The Canadian deal landscape over the past several years has been dominated by M&A activity in the oil and gas and mining sectors. In addition to those deals discussed above, major transactions in the resource sector announced in 2012 included the C$1.9-billion acquisition of NAL Energy by Pengrowth Energy, the C$1.5-billion acquisition of Minefinders by Pan American Silver, and the C$608-million acquisition of Trelawney Mining and Exploration by IAMGOLD.

In our upcoming fifth annual Blakes Canadian Public M&A Deal Study, 68% of the 50 transactions reviewed occurred in the resource sector:

Asian demand for commodities continued in 2012. While evident in the high-profile Nexen and Progress Energy deals, Asia's focus on Canadian resources was also demonstrated by Mitsubishi's announced C$2.9-billion acquisition of a 40% interest in Encana's Cutback Ridge natural gas development, Sinopec's C$1.5-billion acquisition of a 49% equity stake in Talisman Energy's U.K. North Sea assets, and Toyota Tsusho's C$602-million acquisition of a royalty interest in Encana's U.K. coalbed methane resource asset. Despite the Canadian government's stand against further control acquisitions in the energy sector by SOEs, we expect Asian investment in Canadian resource companies through minority investments and joint ventures to be brisk in 2013.

In the agribusiness sector, Glencore's acquisition of Viterra made headlines in 2012. With the Canadian Wheat Board's monopoly over the marketing of wheat and barley set to expire in August, we should see further industry consolidation in 2013. Canada is a significant grain exporter, and we expect increased M&A activity along the entire length of the export supply chain, particularly among grain handlers and elevators.


Canada is home to some of the largest and most acquisitive pension funds in the world, employing highly sophisticated internal deal teams executing direct investments. Canadian pension funds regularly co-invest alongside the most recognized U.S. private equity firms and have increasingly focused on deploying capital internationally. We expect that European and U.S. assets, particularly real estate and infrastructure, will remain attractive opportunities for Canadian pension funds in 2013. Notable 2012 transactions involving Canadian pension funds included the C$1.3-billion sale of Ontario Teacher's Pension Plan's interest in Maple Leaf Sports and Entertainment, CPPIB's C$1.1-billion acquisition of Tomkins' Air Distribution division from Onex Corporation, the sale of CPPIB's 15% interest in Progress Energy to Petronas, and the acquisition by CPPIB of significant minority stakes in five major Chilean toll roads from the Atlantia Group for C$1.1-billion.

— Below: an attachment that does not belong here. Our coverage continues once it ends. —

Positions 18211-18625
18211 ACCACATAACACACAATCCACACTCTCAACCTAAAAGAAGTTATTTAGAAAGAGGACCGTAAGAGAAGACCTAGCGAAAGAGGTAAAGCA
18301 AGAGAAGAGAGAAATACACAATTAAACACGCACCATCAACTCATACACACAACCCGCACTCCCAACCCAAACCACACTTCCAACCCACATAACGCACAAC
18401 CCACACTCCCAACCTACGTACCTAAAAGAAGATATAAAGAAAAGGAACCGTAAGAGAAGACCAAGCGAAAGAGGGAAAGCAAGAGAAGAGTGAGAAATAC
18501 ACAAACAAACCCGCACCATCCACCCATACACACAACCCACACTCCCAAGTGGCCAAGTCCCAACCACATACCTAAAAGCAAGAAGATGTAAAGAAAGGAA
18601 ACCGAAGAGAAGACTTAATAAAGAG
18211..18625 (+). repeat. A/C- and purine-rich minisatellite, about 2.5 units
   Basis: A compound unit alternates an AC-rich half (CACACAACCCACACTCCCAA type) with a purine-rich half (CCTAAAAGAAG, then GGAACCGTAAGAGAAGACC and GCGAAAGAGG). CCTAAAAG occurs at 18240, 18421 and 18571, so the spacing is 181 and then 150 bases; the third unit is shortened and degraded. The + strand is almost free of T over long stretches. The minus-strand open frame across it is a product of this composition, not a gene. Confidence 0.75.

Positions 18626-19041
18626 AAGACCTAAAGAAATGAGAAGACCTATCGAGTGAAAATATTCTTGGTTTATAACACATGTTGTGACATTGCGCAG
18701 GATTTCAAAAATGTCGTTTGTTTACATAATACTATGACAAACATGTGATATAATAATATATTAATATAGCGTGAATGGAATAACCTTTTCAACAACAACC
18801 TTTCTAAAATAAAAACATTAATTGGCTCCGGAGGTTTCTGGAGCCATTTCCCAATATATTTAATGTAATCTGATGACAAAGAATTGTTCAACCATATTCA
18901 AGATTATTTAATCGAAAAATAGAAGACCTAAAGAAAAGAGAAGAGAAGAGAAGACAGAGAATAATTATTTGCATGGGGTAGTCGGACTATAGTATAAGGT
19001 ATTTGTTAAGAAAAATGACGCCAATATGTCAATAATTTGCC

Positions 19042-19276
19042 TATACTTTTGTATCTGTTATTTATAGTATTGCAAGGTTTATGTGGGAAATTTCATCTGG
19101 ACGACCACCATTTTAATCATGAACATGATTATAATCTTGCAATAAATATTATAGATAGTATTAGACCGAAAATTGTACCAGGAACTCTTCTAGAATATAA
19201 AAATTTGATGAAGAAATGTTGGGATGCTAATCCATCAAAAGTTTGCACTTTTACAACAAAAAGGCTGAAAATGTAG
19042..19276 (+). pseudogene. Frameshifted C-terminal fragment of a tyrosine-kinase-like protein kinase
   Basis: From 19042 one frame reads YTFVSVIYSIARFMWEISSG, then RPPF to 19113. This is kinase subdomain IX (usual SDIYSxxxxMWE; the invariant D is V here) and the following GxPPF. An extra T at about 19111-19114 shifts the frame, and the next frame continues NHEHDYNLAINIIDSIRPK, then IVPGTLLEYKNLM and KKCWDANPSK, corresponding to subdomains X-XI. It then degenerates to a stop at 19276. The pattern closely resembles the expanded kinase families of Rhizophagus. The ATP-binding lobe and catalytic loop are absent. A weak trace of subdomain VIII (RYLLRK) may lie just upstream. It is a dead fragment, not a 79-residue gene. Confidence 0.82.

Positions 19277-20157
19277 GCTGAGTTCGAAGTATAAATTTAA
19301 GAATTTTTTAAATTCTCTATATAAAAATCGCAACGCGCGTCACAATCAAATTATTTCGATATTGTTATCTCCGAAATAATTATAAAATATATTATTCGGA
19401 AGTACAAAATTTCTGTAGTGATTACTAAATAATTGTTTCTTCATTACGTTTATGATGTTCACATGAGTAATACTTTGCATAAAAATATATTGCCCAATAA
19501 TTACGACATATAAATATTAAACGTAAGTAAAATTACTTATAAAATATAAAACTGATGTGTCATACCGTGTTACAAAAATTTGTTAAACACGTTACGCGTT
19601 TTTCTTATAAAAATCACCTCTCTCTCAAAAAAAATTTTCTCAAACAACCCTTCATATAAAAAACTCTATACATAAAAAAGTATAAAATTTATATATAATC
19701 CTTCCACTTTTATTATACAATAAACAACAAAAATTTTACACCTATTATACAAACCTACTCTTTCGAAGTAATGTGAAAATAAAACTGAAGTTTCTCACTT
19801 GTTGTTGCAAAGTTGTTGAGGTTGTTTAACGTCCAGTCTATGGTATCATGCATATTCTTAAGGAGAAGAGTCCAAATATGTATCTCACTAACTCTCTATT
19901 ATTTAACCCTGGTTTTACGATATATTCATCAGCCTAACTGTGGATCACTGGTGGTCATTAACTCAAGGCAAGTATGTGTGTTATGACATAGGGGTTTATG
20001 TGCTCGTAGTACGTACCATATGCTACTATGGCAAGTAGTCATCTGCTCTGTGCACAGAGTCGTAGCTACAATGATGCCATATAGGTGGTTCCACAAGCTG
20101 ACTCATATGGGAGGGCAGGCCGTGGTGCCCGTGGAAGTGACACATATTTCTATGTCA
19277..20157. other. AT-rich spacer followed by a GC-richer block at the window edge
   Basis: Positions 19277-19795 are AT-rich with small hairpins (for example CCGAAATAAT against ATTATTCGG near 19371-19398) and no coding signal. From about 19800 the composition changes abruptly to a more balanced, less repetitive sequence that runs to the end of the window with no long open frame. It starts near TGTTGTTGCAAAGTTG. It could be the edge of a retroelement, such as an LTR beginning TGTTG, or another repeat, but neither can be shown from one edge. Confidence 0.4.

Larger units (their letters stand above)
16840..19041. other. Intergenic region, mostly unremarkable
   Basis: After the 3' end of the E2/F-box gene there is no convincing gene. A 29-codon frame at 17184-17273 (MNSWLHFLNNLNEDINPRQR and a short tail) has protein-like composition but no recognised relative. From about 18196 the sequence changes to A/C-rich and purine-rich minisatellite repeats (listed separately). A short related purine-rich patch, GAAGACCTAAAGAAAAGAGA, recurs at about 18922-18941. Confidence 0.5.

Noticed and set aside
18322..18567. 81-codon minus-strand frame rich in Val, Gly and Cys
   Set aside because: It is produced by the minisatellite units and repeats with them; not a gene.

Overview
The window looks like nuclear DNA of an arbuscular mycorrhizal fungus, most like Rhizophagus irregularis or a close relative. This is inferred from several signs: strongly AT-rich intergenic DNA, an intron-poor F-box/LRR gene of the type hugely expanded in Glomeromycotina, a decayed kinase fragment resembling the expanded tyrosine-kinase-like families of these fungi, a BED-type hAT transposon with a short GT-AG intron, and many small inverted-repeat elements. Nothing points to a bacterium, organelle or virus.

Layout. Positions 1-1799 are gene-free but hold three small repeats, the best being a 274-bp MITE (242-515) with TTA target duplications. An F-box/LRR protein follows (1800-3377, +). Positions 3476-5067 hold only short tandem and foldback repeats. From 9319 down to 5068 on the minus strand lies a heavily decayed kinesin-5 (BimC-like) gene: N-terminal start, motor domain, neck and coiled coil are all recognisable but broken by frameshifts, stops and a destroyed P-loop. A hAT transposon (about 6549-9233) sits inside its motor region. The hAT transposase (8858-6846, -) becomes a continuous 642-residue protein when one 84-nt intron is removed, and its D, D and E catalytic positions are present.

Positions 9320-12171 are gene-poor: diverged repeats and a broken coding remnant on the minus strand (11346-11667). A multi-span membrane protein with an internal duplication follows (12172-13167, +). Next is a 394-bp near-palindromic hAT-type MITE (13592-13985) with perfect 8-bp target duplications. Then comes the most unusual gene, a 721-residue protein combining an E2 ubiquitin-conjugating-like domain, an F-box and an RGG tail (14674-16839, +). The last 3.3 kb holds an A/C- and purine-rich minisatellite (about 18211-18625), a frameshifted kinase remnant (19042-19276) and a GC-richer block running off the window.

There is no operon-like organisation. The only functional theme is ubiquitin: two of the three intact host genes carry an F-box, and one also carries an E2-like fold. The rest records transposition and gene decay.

In its March 2012 federal budget, the Canadian government proposed new rules intended to curtail a practice known as "foreign affiliate dumping." Broadly speaking, these rules were introduced to prevent foreign multinational corporations from achieving certain Canadian tax advantages by using their Canadian subsidiaries to hold investments in non-Canadian subsidiaries (foreign affiliates). The rules were enacted on December 14, 2012, and generally have effect from March 29, 2012.

These rules will potentially impact the traditional structure employed by a foreign corporate purchaser acquiring a Canadian company if the target has foreign affiliates. Typically, a foreign purchaser would incorporate a Canadian acquisition company to acquire the Canadian target. In order to fund the acquisition price, the Canadian acquisition vehicle is usually capitalized by the foreign purchaser with equity, or a combination of equity and debt. Under the proposed rules, if the fair market value of any shares of foreign affiliates owned by the target exceeds 75% of the fair market value of all of the target's assets, certain adverse tax consequences may arise. In other words, there may be unwelcome tax consequences if more than 75% of the value of the Canadian target is, generally speaking, derived from the target's foreign operations (a common scenario for many Canadian companies in the resource sector).